Anti-aromatase drugs (such as Arimidex or Letrozole) are used at the cessation of a steroid cycle. The half life of the steroids used within a cycle must be considered, so as to calculate the length of time before levels of testosterone have returned to a baseline level. Quick recovery of natural levels of testosterone production is highly important for the maintenance of muscle tissue. This is not possible unless the hypothalamus and Leydig cells sense a below baseline level of testosterone, due to the body’s natural negative feedback loop. Levels of testosterone production from the testes can be totally inhibited upon cessation of steroid intake, although this inhibition is dependent upon the amount, type ( hence relative anabolic and androgenic strength)and the length of time that the steroids have been used for. Tamoxifen has also been shown to have liver protecting/regenerative properties, hence another reason why a steroid taking athlete might wish to use it. Tamoxifen citrate and clomiphene citrate are both commonly used at this point, although the latter has been shown to aggravate depressive mood.

Tamoxifen is also sometimes used to treat or prevent gynecomastia in sex offenders undergoing treatment by temporary chemical castration.[15]

Bipolar disorder

Tamoxifen has been shown to be effective in the treatment of mania in patients with bipolar disorder by blocking protein kinase C (PKC), an enzyme that regulates neuron activity in the brain. Researchers believe PKC is over-active during the mania in bipolar patients.[16][17]

Angiogenesis and cancer

Tamoxifen is one of three drugs in an anti-angiogenetic protocol developed by Dr. Judah Folkman, a researcher at Children’s Hospital at Harvard Medical School in Boston. Folkman discovered in the 1970s that angiogenesis – the growth of new blood vessels – plays a significant role in the development of cancer. Since his discovery, an entirely new field of cancer research has developed. Clinical trials on angiogenesis inhibitors have been underway since 1992 using a myriad of different drugs. The Harvard researchers developed a specific protocol for a golden retriever named Navy who was cancer-free after receiving the prescribed cocktail of celecoxib, doxycycline, and tamoxifen – the treatment subsequently became known as the Navy Protocol.[18] Furthermore tamoxifen treatment alone has been shown to have anti-angiogenetic effects in animal models of cancer which appear to be, at least in part, independent of tamoxifen’s estrogen receptor antagonist properties.[19]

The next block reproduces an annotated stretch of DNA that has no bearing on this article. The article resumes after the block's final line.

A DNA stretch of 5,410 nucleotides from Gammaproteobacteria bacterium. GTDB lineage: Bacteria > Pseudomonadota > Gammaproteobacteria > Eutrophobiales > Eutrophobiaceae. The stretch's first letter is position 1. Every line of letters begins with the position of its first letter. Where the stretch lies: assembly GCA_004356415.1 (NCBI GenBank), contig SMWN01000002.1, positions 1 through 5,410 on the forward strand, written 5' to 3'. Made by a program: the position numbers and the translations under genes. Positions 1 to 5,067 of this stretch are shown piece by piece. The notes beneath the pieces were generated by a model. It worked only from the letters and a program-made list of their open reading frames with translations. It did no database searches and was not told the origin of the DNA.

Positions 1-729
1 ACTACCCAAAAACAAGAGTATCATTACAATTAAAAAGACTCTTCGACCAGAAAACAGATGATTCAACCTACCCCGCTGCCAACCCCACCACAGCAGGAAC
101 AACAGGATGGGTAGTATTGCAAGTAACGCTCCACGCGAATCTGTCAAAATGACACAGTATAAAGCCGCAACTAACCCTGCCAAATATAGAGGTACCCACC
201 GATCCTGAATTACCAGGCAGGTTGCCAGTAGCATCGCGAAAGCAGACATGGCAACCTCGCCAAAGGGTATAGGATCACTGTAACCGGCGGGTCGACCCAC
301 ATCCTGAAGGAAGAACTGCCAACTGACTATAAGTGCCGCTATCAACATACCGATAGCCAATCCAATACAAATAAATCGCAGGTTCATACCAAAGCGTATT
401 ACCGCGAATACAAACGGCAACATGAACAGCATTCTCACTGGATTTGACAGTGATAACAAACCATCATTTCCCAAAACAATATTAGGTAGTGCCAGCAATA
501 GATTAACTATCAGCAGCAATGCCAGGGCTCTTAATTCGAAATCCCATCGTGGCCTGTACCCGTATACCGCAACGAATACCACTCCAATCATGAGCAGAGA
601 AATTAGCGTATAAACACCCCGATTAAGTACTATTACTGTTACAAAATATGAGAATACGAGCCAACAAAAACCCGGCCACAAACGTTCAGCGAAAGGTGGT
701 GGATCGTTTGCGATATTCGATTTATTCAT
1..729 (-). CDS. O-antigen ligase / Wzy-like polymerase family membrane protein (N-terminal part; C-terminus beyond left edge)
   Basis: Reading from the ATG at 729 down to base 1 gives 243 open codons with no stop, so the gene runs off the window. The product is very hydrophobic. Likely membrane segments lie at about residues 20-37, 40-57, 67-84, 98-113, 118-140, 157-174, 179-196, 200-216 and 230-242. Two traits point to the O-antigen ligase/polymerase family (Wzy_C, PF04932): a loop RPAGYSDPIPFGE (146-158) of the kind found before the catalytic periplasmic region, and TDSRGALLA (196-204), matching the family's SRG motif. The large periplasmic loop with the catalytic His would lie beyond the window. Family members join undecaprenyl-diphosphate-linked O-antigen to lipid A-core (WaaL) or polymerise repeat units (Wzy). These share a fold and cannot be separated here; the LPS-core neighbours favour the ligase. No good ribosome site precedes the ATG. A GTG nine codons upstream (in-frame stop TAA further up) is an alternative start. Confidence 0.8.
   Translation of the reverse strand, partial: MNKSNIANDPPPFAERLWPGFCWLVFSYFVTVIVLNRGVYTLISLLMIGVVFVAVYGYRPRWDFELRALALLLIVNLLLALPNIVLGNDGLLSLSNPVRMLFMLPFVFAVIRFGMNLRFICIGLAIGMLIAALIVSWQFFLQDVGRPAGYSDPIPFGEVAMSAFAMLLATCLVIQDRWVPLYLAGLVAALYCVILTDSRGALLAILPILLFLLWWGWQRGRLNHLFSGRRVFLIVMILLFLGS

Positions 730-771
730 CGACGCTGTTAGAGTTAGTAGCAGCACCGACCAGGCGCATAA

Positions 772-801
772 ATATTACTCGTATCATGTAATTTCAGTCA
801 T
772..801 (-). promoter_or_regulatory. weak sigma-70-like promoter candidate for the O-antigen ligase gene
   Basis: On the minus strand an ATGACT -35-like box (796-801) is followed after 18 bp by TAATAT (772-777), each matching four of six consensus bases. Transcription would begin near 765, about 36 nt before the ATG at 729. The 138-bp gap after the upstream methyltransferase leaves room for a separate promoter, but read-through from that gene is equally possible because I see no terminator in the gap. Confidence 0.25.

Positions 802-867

Control of gene expression

Tamoxifen is used as a research tool to trigger tissue specific gene expression in many conditional expression constructs in genetically modified animals including a version of the Cre-Lox recombination technique.[20]

Mechanism of action

X-ray crystal structure (PDB 3ERT) of 4-hydroxytamoxifen (white sticks) complexed with the ligand binding domain of the estrogen receptor (cyan cartoon diagram).

Tamoxifen competitively binds to estrogen receptors on tumors and other tissue targets, producing a nuclear complex that decreases DNA synthesis and inhibits estrogen effects. It is a nonsteroidal agent with potent antiestrogenic properties which compete with estrogen for binding sites in breast and other tissues. Tamoxifen causes cells to remain in the G0 and G1 phases of the cell cycle. Because it prevents (pre)cancerous cells from dividing but does not cause cell death, tamoxifen is cytostatic rather than cytocidal.

Tamoxifen itself is a prodrug, having relatively little affinity for its target protein, the estrogen receptor. It is metabolized in the liver by the cytochrome P450 isoform CYP2D6 and CYP3A4 into active metabolites such as 4-hydroxytamoxifen and N-desmethyl-4-hydroxytamoxifen (endoxifen)[21] which have 30-100 times more affinity with the estrogen receptor than tamoxifen itself. These active metabolites compete with estrogen in the body for binding to the estrogen receptor. In breast tissue, 4-hydroxytamoxifen acts as an estrogen receptor antagonist so that transcription of estrogen-responsive genes is inhibited.[22]